World Mental Health Day is an international day dedicated to global mental health education, raising awareness and reducing social stigma. The theme for World Mental Health Day 2022 is ‘Mental Health in an Unequal World.’ Reflecting on the Covid-19 pandemic, advocates will highlight how those with long-term health conditions, those living in low-income areas, and those facing racial discrimination are disproportionately affected.
According to the National Institute of Mental Health, one in five American adults has a mental illness. According to the World Health Organization, one in eight people worldwide has a mental illness. Many of us will experience mental health problems every year. There is evidence that certain groups, such as young women, more vulnerable.
World Mental Health Day and the Church
Churches can be a refuge in this battle against pressures to be economically productive or to be superficially busy. They can be a community for transition in a tired, anxious culture and for the anxious and depressed. They can be safe places where people can access support and also guide them to professional care.
In addition, there are now wonderfully qualified practitioners leading the way in support and resources in the intersection of faith and mental health. Here are some of the best for you to connect with.
Dr. Caroline La
Dr. Henry May
The Way of Jesus
Sometimes mental health advice sounds a lot like Jesus’ words: spend time with those you care about; helping others; Share what’s going on in your life. Like As followers of Jesus, we can learn to hear His voice even in the darkest of times. We can be reminded that we are loved and can also invite others into the wonder of the gospel.
Face unique challenges
However, mental illness can still be a stigmatized topic for many believers. Suicidal thoughts and extreme despair that accompanies clinical depression can be confusing to people who have not experienced these realities. Although many Christians experience anxiety or depression at times, those diagnosed with mental illness face special challenges.
Charles Spurgeon once said, “The mind can go much lower than the body, for in it are bottomless pits. The flesh can only take certain wounds and not more, but the soul can bleed in myriad ways and die over and over again every hour.”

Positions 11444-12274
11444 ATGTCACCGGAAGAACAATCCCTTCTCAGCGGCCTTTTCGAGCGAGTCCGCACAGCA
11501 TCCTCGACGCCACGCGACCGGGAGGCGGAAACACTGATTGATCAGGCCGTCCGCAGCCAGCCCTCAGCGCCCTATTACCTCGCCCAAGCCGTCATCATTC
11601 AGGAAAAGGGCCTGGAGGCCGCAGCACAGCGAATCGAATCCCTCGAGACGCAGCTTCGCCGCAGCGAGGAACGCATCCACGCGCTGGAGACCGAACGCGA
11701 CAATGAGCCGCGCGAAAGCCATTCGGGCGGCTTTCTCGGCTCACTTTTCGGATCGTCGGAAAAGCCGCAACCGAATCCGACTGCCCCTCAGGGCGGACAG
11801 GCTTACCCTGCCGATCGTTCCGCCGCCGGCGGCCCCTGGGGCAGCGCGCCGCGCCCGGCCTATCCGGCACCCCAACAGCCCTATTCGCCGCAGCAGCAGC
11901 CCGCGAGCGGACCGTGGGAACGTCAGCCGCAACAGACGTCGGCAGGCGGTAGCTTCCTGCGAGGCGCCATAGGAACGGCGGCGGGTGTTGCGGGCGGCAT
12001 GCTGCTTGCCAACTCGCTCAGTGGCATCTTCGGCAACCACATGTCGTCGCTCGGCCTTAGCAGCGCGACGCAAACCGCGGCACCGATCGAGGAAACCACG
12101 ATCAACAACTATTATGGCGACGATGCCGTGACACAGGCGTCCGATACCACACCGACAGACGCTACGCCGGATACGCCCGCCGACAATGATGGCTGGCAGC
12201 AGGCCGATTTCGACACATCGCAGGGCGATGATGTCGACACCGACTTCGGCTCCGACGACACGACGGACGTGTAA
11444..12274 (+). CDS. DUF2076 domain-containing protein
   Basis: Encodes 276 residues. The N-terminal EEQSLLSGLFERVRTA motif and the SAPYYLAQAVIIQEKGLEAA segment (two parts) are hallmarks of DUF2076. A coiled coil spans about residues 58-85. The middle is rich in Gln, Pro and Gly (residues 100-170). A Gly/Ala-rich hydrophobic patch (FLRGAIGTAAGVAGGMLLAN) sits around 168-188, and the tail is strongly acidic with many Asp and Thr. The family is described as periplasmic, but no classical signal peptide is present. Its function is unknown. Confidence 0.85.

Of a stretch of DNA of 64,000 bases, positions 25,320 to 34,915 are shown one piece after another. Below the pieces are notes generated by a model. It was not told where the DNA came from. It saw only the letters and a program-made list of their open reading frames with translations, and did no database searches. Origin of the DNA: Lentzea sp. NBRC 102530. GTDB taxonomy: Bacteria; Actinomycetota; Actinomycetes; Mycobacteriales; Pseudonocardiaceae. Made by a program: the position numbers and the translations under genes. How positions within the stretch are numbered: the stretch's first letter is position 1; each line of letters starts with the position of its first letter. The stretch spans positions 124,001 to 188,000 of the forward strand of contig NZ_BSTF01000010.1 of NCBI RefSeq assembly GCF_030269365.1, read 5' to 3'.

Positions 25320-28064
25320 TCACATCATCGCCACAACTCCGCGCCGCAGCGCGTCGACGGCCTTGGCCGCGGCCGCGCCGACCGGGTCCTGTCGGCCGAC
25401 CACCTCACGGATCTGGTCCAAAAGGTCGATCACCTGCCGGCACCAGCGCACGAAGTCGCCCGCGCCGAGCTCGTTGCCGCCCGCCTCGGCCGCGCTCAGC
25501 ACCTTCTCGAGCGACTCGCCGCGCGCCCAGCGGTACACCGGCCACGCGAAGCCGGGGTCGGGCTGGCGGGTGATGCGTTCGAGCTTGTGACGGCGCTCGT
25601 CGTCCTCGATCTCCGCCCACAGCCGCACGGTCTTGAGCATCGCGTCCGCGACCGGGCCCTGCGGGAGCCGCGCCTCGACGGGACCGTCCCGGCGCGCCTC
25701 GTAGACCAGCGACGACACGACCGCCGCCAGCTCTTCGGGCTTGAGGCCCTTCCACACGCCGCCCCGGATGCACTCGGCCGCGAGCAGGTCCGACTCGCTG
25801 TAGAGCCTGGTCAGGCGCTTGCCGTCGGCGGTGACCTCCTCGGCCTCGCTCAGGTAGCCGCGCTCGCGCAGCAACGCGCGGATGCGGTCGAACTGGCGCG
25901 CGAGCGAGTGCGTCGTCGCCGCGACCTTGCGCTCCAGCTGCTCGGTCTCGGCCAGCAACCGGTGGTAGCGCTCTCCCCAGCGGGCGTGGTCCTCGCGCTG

Mental illness is not a new phenomenon, and biblical truths that have encouraged Christians for centuries can now be used to encourage those with mental illness. Here are four scripture truths we can hold on to.
You’re not alone
Since the fall, God’s people have suffered mentally, emotionally, and physically. Even Christ, on the cross, cried out in despair “God, God, why have you forsaken me?” Matthew 27:46
When we are in pain, we are not alone. Jesus promises that He will never leave us and be with us always.
Talking openly about your mental health issues with trained professionals allows us to get the help and support we need. Finally, we can help others share their difficulties and comfort them as well.
You Are Not Blameful
Although mental illness is the result of the fall, our suffering, like the man born blind (John 9:1-3), is not a punishment for our sins or sins. of our parents. Mental illness may not be our fault, but it can be an opportunity for us to receive God’s grace we need to get through a difficult time.
Of course, sin and separation from God can aggravate mental illness and cause depression or anxiety. It is important to be affectionately guided by people to Christ and the source of our healing. We can let the light of His love shine into our lives as we ask for His transforming grace.
God sees you and is present with you
We have a personal Savior who sympathizes with our suffering. We can remember the closeness of Christ when we are affected by mental illness. He weeps with us just as He wept with the family of Lazarus (John 11:32-35). He knew about the resurrection work He was about to do, but that didn’t stop Him from grieving with His friend’s family. Likewise, He knows how He will act in and through our lives, and He is present with us in the midst of it.
God has sent the Holy Ghost, our Comforter and Counselor, to be with us and help us. The Holy Spirit prays for us. He cries out for us when we are speechless and can only make desperate sounds (Romans 8:26-27).
Hold on to your resolve, because there is great hope.
Jehovah is close to the broken-hearted and saves the broken-hearted.
We are all broken in our own unique ways, but Christ restores us to wholeness. He shines light into the deepest recesses of our hearts and minds (2 Cor. 4:6). He rescues us from the deepest pit (Job 33:28) and one day He may use us to help others (2 Cor. 4:7-10).
The bible tells you
The Bible not afraid to discuss mental and emotional anguish. Look at Job or the lamentations, which make up more than fifty percent of the psalms. These are the songs of those who ask God:
“Look to me and do me a favor, for I am lonely and miserable.” Psalm 25:16
Even so, most lamentations end on a positive note, reminding the reader of God’s faithfulness. We, like God’s people throughout history, often forget what He has done for us and the promises He continues to keep.
Keep these facts somewhere you will see them often. Share them with a close friend, family member, or responsible partner who can remind you when you forget or lack the energy or will to do so. Even in the darkest of days, God’s word speaks to you.
photo taken by Joseph Barrientos above leave
photo taken by frank mckenna above leave
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